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President Mahmoud Ahmadinejad Declared Presidential Victory in Iran

Aired June 13, 2009 - 13:34   ET


FREDRICKA WHITFIELD, CNN ANCHOR: Hello, I'm Fredricka Whitfield in Atlanta. We want to take you straight to Tehran. You see right there on the right-hand of your screen, President Mahmoud Ahmadinejad declared a victor in this past election. Here now is his response.


MAHMOUD AHMADINEJAD, PRESIDENT OF IRAN (through translator): Hope inspired hope for all nations and we created pride, they are a source of pride in the whole nation and the ill wishers. The elections in Iran are really important. Election means consensus of all people's resolve and their crystallization of their demands and their wants and it's a leap toward high peaks of aspiration and progress. Elections in Iran are totally popular based move that belongs to the people with a look at the future aimed at constructing the future.

This vote has been a great ordeal, although in the past there have been some elections great elections that made destiny, but this election was held at a juncture of history, one the world is on the verge of and new election, frontiers in the world of demarcations and political and economic fronts are being changed and taking new shapes, assuming new shapes, the eyes of the world are cast on the people of Iran. There were two ways in front of the Iranian people; one was returning to the past and the second way ahead was a look toward the future and peaks of high aspirations which means the continuation of the path of today's path of the Iranian people which leads to success and pride.

The great nation of Iran chose a way to the future, the way of vigilance and life. This is a great victory at a time and condition when the whole material, political and propaganda facilities outside of Iran sometimes in parts of Iran were totally mobilized of our people and dealt the heaviest pressure and psychological warfare was organized against the people of Iran. A large number of foreign international media continuously and in very complicated ways embarked on doing things against our people and the organized of full-fledged fight against our people.

Our people with full vigilance made their choice, a great choice, through historic and epic making presence; nearly 40 million people took part in a total of free election which means in itself this sets a record by itself. A great record into all of the world. It shows the path to the future, the path of dignity and pride. It's clear a great nation, has great capacities as well. And this people will have great achievements. This vote is among the great achievements of the Iranian people and, of course, a prelude to bigger strides. A new era has been ushered in in the Iranian history.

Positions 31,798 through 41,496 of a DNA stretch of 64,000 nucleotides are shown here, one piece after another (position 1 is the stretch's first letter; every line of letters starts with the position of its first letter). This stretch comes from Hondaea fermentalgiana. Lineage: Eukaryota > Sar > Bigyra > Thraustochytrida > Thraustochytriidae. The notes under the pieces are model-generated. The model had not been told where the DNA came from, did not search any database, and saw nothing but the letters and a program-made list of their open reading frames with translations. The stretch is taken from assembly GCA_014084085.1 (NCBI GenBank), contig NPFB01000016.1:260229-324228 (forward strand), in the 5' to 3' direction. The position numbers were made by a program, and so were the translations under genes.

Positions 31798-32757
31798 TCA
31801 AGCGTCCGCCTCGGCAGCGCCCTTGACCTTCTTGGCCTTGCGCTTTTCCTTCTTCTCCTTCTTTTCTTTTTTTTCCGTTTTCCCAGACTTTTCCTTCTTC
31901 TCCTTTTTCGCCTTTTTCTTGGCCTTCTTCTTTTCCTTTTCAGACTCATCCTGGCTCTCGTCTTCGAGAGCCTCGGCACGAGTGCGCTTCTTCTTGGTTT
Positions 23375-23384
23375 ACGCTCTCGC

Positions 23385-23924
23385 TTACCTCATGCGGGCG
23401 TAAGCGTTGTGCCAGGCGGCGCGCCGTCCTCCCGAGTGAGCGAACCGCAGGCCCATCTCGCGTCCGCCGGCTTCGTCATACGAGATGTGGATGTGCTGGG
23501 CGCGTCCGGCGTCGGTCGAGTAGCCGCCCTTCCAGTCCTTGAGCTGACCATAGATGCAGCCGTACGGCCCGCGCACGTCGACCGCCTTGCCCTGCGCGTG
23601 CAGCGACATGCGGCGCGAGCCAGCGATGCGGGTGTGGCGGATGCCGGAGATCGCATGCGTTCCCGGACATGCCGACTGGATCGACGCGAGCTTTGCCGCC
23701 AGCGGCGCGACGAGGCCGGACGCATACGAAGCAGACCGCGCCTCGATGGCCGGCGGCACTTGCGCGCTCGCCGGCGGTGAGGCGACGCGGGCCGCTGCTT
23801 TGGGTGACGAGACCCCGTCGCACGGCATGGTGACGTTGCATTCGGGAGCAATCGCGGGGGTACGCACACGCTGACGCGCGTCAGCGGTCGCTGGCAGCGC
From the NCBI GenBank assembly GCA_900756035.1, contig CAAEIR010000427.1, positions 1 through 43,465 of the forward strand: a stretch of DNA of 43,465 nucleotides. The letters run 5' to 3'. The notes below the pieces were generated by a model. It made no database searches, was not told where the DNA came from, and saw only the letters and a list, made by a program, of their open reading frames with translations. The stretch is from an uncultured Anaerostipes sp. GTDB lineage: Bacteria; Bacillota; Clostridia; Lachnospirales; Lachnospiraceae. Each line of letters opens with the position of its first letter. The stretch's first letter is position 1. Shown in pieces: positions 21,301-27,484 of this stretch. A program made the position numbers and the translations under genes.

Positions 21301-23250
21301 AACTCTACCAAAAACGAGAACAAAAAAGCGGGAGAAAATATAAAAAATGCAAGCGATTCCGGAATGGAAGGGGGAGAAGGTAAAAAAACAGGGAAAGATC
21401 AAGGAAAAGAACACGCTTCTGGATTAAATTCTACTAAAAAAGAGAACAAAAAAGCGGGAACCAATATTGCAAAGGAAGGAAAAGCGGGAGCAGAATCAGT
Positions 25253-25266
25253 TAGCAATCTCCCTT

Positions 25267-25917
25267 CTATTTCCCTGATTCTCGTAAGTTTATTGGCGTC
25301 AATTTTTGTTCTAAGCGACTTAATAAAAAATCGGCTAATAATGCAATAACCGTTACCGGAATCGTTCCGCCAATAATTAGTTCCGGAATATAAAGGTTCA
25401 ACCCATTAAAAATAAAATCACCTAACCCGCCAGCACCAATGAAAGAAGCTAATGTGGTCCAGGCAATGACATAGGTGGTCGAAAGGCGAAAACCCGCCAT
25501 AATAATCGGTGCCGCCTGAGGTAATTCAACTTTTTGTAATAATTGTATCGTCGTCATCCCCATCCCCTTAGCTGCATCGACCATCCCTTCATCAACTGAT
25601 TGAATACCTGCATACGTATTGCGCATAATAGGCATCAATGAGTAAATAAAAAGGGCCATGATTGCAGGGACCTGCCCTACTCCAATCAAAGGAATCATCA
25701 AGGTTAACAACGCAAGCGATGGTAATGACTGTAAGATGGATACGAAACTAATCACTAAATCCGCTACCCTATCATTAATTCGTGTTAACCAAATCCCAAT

Great opportunities are -- were put at the disposal of the Iranian people. A bright future, a future with construction and dignity, a future which is a source of pride in front of our people is there. We're trading on a new -- treading on a new path, although a continuation of the previous path, still it's on a higher level and has a look at a more extensive horizon with a greater momentum. I would like to extend my appreciation to all people, people from all different walks of life, from farmers, laborers, industrialists, academia, teachers, artists, media and everyone, workers and university students, the youth, the brave clerics who are forerunners of the Iranian people, I thank all who have created this great epic, all those who voted for me or those who voted for other candidates.

All contributed to creation of this great event and I sincerely thank all of them. I also appreciate the leader of the Islamic revolution who opened up a way and he gave us guidelines and hints on moving in this bright path. Today our people believe that the Islamic establishment possesses great (INAUDIBLE).



ELAINE QUILANO, CNN CORRESPONDENT: It does make clear that the United States is keeping a very close eye on this situation. It comes in the form of a written statement from White House press secretary Robert Gibbs. The statement reads as follows. Quote, "Like the rest of the world we were impressed by the vigorous debate and enthusiasm that this election generated, particularly among young Iranians. We continue to monitor the entire situation closely, including reports of irregularities."

Now shortly before the White House, Fredricka, issued that written statement we also heard from U.S. Secretary of State Hillary Clinton. Her statement essentially echoed some of what was in this written statement. Take a listen.


HILLARY CLINTON, SECRETARY OF STATE: Well, we watched closely the enthusiasm and the very vigorous debate and dialog that occurred in the lead up to the Iranian elections. We are monitoring the situation as it unfolds in Iran. But we, like the rest of the world, are waiting and watching to see what the Iranian people decide. The United States has refrained from commenting on the election in Iran. We, obviously, hope that the outcome reflects the genuine will and desire of the Iranian people.


QUILANO: Yesterday, President Obama himself made some comments about the Iranian election, saying that the fact that there was a robust debate as he put it, was certainly in his view perhaps a hopeful sign that there might be a little bit of an easier time for the United States in engaging Iran in some new ways. So whether or not that really happens, of course, analysts say it's going to be very difficult because having Ahmadinejad in power essentially means perhaps the same kind of hard line stand.

But the Obama administration is saying here is, look, the thing that does not change is the U.S. view is that Iran should not have its nuclear ambitions realized. That would be a very dangerous situation in their view. What you hear certainly is that they're monitoring this situation very closely. We'll wait to see if there is any other comments here as the day wears on.

WHITFIELD: All right. Elaine from the White House thanks so much. We'll check back with you momentarily. Meantime let's listen in a bit more now to what Mahmoud Ahmadinejad is saying from Tehran.